Clays have been known and used by man since ages for varied purposes (Prentice, 1990). clay has come to be defined as a natural earthy, fine-granular material that has a maximum size of about two microns (2ยต=0.002mm) that acquires plasticity on being mixed with limited quantity of water (hydro-plasticity) and showing sheet-like crystallographic habit (Velde, 1992; Ideniyi, 2003). From a chemical or mineralogical standpoint, clay is complex aluminosilicate compounds containing attached water molecules, which have their origin in the chemical and mechanical disintegration of rocks, such as granites (Nwajagu, 2005).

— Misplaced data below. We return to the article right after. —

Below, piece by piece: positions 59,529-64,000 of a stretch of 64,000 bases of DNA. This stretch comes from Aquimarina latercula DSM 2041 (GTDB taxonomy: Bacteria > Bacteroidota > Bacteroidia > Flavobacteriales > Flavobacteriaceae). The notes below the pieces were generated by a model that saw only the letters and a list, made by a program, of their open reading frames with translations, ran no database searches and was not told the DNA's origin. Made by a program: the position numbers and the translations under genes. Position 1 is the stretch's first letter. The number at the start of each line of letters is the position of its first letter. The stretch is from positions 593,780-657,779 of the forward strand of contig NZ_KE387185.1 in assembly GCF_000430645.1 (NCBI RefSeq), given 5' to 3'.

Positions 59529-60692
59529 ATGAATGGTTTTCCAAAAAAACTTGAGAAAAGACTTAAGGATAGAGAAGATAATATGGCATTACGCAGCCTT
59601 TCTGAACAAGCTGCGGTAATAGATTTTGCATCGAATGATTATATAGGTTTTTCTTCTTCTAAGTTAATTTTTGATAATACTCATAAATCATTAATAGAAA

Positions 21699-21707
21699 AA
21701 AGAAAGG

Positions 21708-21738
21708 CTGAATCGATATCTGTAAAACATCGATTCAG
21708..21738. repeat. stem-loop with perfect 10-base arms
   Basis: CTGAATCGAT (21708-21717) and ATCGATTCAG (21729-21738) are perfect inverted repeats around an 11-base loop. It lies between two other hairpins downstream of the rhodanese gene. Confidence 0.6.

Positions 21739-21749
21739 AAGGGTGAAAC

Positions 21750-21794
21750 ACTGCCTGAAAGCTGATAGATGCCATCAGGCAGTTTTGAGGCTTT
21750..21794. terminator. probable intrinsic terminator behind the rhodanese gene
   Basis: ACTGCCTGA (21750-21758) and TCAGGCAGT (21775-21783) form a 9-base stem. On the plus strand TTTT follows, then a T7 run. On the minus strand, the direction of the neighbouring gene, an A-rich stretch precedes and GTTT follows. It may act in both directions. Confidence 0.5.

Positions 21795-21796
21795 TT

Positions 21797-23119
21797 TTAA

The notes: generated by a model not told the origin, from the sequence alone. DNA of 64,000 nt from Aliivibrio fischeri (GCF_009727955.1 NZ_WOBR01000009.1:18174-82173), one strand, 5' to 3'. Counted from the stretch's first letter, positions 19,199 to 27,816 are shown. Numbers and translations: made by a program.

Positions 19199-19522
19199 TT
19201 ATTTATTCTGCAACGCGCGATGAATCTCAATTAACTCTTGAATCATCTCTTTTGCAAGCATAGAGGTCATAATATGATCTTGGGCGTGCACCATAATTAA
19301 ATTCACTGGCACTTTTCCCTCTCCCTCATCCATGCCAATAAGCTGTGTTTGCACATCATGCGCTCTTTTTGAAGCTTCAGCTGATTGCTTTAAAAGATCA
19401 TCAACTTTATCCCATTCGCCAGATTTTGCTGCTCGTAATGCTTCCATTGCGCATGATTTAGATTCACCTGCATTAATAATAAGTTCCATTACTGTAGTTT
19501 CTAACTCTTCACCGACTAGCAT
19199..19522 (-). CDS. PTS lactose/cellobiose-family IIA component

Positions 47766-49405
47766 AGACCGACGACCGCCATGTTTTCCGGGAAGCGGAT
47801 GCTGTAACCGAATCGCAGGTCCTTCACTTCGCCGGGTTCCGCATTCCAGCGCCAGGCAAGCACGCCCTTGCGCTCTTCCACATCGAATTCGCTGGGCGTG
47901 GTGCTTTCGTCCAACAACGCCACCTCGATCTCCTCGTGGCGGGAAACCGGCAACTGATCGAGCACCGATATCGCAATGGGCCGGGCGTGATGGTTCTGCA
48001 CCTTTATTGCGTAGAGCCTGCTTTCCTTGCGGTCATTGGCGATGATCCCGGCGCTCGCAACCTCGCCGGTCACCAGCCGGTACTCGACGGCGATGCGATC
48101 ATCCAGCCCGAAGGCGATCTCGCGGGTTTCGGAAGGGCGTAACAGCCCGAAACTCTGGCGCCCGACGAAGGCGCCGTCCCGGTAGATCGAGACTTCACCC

The term ‘mineral’ has several connotations. Used and strictly defined by the mineralogist, it refers to a naturally occurring solid inorganic substance with distinctive physical properties and a composition that can be described by a chemical formula (Mc Kelvery, 1986). Similarly, Hurbut and Klein (1977) observed that minerals are inorganic homogenous crystalline solids with chemical composition and an ordered atomic structure/arrangement....